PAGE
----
Latest findings suggest that women have better protection and are better defended against the flu compared to men. Estrogen is found to help ward of the flu virus which may explain why men experience the flu worse than women. Furthermore, the findings may help create more effective flu treatments for both men and women.
Researchers conducted experiments on nasal cells from men and women where researchers found that estrogen helps minimize the flu virus’s ability to replicate. Less replication means symptoms are reduced and the risk of spreading the virus is reduced as well.
Lead investigator Sabra Klein said, “Other studies have shown that estrogens have antiviral properties against HIV, Ebola and hepatitis viruses. What makes our study unique is twofold. First, we conducted our study using primary cells directly isolated from patients, allowing us to directly identify the sex-specific effect of estrogens. Second, this is the first study to identify the estrogen receptor responsible for the antiviral effects of estrogens, bringing us closer to understanding the mechanisms mediating this conserved antiviral effect of estrogens.”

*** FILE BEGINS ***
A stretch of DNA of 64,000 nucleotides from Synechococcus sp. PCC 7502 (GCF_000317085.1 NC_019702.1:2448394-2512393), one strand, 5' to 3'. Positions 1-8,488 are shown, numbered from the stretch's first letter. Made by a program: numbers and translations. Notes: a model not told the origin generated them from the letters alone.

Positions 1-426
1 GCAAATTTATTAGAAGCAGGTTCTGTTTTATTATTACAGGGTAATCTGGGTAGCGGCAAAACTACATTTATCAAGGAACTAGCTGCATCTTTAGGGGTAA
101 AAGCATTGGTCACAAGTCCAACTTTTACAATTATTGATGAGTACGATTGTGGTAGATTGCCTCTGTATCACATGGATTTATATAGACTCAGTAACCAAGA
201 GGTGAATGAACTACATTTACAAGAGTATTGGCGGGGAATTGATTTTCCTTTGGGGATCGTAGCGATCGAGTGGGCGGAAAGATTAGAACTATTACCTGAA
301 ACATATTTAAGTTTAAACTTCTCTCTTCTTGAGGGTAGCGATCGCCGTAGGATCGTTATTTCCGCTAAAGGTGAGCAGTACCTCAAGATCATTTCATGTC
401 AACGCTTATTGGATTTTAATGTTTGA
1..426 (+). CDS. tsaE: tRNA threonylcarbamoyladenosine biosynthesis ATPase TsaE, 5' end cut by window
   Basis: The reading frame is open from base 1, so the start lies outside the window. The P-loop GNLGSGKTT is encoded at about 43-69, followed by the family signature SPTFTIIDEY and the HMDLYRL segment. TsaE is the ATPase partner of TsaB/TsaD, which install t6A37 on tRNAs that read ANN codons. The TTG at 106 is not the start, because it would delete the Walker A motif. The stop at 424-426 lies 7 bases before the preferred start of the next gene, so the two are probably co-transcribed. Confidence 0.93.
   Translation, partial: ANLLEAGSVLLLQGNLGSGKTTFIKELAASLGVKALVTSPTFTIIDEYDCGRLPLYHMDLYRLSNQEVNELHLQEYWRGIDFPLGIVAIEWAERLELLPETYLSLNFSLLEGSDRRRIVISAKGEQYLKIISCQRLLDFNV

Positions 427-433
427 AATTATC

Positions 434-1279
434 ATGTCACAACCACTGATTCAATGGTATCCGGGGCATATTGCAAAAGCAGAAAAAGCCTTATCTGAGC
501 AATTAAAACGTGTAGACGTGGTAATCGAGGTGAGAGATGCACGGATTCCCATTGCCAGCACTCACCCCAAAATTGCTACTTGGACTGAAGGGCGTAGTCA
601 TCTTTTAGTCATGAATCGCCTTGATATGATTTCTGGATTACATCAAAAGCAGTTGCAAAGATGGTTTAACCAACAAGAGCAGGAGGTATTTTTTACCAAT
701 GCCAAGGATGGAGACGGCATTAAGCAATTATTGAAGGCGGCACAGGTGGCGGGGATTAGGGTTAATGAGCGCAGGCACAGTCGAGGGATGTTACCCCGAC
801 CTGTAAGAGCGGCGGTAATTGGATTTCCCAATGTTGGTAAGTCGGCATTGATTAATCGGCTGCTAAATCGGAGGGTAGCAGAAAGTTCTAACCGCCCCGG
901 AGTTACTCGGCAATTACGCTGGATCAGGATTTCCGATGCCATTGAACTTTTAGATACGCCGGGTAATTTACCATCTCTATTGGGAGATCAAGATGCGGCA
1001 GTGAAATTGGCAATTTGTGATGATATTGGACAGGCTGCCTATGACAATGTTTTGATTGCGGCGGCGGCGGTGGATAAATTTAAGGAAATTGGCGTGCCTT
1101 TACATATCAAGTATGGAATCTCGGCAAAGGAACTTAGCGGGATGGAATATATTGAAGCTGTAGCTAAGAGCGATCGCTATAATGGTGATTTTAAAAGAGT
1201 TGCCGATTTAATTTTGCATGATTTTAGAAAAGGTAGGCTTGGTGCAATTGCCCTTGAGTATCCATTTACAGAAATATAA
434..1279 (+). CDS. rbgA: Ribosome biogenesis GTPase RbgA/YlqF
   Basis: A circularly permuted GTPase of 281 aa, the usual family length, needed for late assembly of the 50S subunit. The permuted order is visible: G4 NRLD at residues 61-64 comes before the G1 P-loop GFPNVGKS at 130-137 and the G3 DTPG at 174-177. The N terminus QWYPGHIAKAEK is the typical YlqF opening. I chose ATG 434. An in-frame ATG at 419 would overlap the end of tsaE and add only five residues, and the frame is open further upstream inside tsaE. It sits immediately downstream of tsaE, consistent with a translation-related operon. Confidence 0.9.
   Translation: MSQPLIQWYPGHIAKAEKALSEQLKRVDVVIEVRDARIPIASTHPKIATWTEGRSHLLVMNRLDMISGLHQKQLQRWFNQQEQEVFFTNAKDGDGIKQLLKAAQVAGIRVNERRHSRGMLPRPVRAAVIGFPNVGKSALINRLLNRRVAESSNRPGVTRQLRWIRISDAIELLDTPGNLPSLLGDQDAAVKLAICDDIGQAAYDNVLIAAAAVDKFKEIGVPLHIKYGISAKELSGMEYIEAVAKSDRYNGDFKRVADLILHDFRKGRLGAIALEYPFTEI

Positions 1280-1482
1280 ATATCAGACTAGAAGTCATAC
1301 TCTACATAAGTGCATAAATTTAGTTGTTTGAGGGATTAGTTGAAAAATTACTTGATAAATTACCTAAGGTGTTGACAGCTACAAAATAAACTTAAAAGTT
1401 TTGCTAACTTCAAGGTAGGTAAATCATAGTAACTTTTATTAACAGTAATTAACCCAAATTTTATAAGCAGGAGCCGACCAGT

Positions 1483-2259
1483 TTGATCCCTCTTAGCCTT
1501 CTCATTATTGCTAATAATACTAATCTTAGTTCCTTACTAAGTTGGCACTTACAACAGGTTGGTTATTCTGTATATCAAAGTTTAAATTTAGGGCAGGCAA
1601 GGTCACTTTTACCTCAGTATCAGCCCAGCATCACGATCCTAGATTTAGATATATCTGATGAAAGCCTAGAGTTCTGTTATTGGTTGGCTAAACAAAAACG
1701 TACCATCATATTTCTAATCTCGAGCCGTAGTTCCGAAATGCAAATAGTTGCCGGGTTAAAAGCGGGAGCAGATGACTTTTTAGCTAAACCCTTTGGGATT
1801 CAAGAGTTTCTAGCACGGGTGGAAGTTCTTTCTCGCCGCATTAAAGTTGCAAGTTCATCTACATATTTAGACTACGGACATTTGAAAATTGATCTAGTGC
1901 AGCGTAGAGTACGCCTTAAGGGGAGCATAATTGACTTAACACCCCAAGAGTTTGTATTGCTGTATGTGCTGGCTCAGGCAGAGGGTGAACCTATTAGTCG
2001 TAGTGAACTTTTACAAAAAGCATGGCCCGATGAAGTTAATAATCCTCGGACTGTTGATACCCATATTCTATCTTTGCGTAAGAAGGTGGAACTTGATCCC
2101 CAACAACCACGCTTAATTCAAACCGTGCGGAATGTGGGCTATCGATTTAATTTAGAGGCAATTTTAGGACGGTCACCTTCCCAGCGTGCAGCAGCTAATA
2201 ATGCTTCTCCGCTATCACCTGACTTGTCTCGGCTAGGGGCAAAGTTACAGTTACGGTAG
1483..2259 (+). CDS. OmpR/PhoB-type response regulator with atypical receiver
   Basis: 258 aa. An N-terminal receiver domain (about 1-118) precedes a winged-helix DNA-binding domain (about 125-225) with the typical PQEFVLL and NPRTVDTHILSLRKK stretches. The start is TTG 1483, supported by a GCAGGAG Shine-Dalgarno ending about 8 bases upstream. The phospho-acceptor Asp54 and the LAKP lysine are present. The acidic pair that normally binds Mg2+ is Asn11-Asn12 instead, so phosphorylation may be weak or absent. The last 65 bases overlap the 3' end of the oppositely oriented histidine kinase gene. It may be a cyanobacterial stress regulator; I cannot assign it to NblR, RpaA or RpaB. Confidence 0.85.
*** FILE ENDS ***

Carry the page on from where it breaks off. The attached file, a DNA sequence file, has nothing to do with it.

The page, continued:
Because estrogen levels fluctuate in women the effects of the findings may be hard to witness in the genera population. Klein added, “But, premenopausal women on certain kinds of birth control or post-menopausal women on hormone replacement may be better protected during seasonal influenza epidemics.”
The findings were published in American Journal of Physiology — Lung Cellular and Molecular Physiology.
Also read: Flu cases in U.S. still remain low: CDC
Reducing Influenza (flu) risks in 2016 winter season, Recent Flu studies roundup